The Detroit Pistons Needed to “Fire” Dwane Casey

After finishing the season with a 17-65 record – narrowly avoiding tying the worst record in franchise history of 16-66 set in the 1979-80 season – the Detroit Pistons had to make a change. 

Following the Pistons’ season finale – a 103-81 routing courtesy of the Chicago Bulls – Dwane Casey announced he would no longer serve as head coach of the Pistons and will move into a front office role with the organization. The announcement didn’t come as a surprise and it seemed as though Casey himself was at peace with the forthcoming transition. 

The decision to move on from Casey was necessary. The Pistons finished with the worst record in the NBA this year and have not surpassed 23 wins since the 2018-19 season – Casey’s first season with the team and the last time the Pistons made the playoffs. In over five years with the organization, the Pistons owned a 121-263 record under the highly regarded coach.

To say that there were expectations for Casey to make the playoffs in any of the previous four seasons would be a lie – he wasn’t given a roster to compete for a postseason berth – but the lack of development over the last two seasons was uninspiring and damaging to the team’s future. 

This current iteration of the Detroit Pistons has no true identity. They owned the 28th-worst offensive rating in the league both this season and last. The team regressed from 24th in defensive rating last year to 27th this season. They’ve ranked out as one of the worst shooting teams in the league each of the past three seasons as well. 

While rookies Jaden Ivey and Jalen Duren flashed exciting potential over the course of the season, the rest of the roster – including other young pieces like Killian Hayes and Saddiq Bey – failed to develop under the tutelage of Casey and his staff. Heading into his fourth season in the league, Hayes is a borderline NBA player, and Bey regressed so severely from his rookie season that the team traded him away at the deadline for another severely flawed youngster in James Wiseman.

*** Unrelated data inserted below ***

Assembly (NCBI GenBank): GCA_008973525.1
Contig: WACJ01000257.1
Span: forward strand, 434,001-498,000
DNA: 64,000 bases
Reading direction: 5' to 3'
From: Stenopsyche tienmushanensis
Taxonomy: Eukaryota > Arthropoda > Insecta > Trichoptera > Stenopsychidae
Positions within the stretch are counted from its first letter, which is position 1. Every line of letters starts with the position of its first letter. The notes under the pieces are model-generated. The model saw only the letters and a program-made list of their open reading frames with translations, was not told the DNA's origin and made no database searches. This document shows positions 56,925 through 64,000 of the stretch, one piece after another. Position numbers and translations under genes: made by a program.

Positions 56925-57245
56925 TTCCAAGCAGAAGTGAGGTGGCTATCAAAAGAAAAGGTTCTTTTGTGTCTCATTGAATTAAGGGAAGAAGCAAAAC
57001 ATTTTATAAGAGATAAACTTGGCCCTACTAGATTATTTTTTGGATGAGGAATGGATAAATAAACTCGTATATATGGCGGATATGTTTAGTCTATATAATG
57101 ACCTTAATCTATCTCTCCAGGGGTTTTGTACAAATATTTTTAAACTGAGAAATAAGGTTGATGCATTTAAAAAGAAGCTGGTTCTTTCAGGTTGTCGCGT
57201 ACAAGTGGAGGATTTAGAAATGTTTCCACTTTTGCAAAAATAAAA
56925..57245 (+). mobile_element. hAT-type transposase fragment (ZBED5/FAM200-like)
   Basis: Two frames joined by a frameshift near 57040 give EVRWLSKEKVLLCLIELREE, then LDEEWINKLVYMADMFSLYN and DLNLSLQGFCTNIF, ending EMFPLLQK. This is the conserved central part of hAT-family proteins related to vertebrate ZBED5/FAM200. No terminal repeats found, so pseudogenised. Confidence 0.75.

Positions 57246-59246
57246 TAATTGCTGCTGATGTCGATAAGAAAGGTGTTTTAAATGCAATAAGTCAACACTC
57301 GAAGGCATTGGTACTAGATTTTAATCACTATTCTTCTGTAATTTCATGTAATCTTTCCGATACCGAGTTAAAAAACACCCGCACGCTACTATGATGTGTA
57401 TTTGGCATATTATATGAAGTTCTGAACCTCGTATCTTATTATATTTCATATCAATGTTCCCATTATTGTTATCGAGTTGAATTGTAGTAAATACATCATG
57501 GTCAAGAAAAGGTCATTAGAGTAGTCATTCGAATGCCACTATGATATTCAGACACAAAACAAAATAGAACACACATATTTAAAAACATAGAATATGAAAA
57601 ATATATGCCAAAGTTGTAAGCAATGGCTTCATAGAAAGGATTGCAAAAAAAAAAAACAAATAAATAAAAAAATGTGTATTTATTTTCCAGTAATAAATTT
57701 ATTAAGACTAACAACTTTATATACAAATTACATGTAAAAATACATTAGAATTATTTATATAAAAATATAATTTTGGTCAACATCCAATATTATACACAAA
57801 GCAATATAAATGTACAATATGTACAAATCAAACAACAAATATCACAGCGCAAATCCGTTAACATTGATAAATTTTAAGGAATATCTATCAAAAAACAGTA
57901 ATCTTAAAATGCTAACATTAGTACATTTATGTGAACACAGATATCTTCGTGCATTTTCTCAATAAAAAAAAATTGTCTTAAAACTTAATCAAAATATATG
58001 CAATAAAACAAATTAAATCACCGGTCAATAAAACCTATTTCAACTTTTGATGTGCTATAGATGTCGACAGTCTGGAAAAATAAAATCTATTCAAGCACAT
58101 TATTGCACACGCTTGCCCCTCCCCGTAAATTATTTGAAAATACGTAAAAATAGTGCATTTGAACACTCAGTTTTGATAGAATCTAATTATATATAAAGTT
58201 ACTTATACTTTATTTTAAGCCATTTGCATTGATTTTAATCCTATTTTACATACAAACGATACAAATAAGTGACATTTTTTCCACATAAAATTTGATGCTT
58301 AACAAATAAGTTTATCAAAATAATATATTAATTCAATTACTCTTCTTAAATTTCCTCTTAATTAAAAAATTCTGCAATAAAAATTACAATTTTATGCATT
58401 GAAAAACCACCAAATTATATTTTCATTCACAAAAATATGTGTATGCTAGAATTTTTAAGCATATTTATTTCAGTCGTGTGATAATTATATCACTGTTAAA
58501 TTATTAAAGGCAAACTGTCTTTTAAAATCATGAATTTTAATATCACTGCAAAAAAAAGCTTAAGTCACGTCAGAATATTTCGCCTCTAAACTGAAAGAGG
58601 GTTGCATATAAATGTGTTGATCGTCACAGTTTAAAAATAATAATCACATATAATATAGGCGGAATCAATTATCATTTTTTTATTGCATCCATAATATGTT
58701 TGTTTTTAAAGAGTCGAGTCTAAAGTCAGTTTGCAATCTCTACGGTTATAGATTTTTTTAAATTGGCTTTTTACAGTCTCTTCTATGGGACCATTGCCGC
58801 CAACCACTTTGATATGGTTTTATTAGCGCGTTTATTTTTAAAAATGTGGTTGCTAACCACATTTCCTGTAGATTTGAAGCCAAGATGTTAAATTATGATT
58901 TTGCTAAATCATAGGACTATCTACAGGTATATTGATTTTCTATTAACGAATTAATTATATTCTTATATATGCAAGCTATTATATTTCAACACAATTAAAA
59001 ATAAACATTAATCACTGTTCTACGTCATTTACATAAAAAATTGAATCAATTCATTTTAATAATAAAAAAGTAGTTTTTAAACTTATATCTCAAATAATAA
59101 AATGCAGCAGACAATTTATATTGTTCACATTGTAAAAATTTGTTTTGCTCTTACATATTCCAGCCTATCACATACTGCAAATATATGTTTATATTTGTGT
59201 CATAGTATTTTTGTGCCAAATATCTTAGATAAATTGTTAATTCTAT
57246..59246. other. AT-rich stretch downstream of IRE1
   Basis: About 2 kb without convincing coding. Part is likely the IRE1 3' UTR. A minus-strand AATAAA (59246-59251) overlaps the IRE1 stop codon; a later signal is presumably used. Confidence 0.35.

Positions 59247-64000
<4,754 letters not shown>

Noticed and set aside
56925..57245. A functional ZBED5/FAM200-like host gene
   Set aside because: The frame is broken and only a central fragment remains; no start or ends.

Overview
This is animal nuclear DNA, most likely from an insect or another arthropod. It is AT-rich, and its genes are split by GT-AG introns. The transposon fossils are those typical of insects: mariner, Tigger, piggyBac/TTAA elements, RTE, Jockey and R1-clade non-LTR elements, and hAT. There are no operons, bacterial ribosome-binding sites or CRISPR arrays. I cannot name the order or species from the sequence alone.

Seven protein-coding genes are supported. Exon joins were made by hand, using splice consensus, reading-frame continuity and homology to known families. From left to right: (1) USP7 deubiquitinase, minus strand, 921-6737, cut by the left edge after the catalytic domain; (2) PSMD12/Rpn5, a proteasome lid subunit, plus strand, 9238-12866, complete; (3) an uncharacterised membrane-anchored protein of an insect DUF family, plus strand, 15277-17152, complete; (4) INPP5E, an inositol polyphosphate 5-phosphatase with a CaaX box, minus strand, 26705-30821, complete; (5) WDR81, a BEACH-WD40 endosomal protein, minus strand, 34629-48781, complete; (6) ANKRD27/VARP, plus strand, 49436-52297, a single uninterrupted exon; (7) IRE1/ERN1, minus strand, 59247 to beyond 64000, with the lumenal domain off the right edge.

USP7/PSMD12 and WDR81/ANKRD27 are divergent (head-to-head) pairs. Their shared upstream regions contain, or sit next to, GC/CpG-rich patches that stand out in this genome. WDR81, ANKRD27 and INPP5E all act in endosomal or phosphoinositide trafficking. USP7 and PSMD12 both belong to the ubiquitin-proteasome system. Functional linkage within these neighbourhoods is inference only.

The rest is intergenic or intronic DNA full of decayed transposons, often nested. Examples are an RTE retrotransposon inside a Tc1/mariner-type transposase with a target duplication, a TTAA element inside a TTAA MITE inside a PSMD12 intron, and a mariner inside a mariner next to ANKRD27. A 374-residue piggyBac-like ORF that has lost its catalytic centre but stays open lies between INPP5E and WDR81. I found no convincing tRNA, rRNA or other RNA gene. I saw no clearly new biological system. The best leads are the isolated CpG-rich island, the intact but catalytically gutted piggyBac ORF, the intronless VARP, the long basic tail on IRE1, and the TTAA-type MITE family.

Nic Antaya/Getty

With a roster in major flux, a team with no identity, and a season that felt over before it began, it was clear very early on in the season that the Pistons needed to make a change in leadership. 

That being said, who the Pistons choose to replace Casey is just as important of a decision as it was for the team to move on from him. There will be competition in the coaching market. The Houston Rockets have already fired Stephen Silas. There’s been plenty of speculation that the Toronto Raptors and Nick Nurse will be separating once Toronto has been eliminated from postseason play. Other teams who struggled this season, such as the Charlotte Hornets and Chicago Bulls could consider making coaching changes as well. 

Coaching Candidates

Ime Udoka

The former head coach of the Boston Celtics should be at the top of the list for Detroit as Tom Gores and Troy Weaver begin their search for the franchise’s next head coach. Udoka was let go by the Celtics after a “violation of team policies” in February but has been linked to virtually every head coaching availability since his termination from Boston. The Brooklyn Nets nearly hired Udoka earlier this year, but ended up passing on him.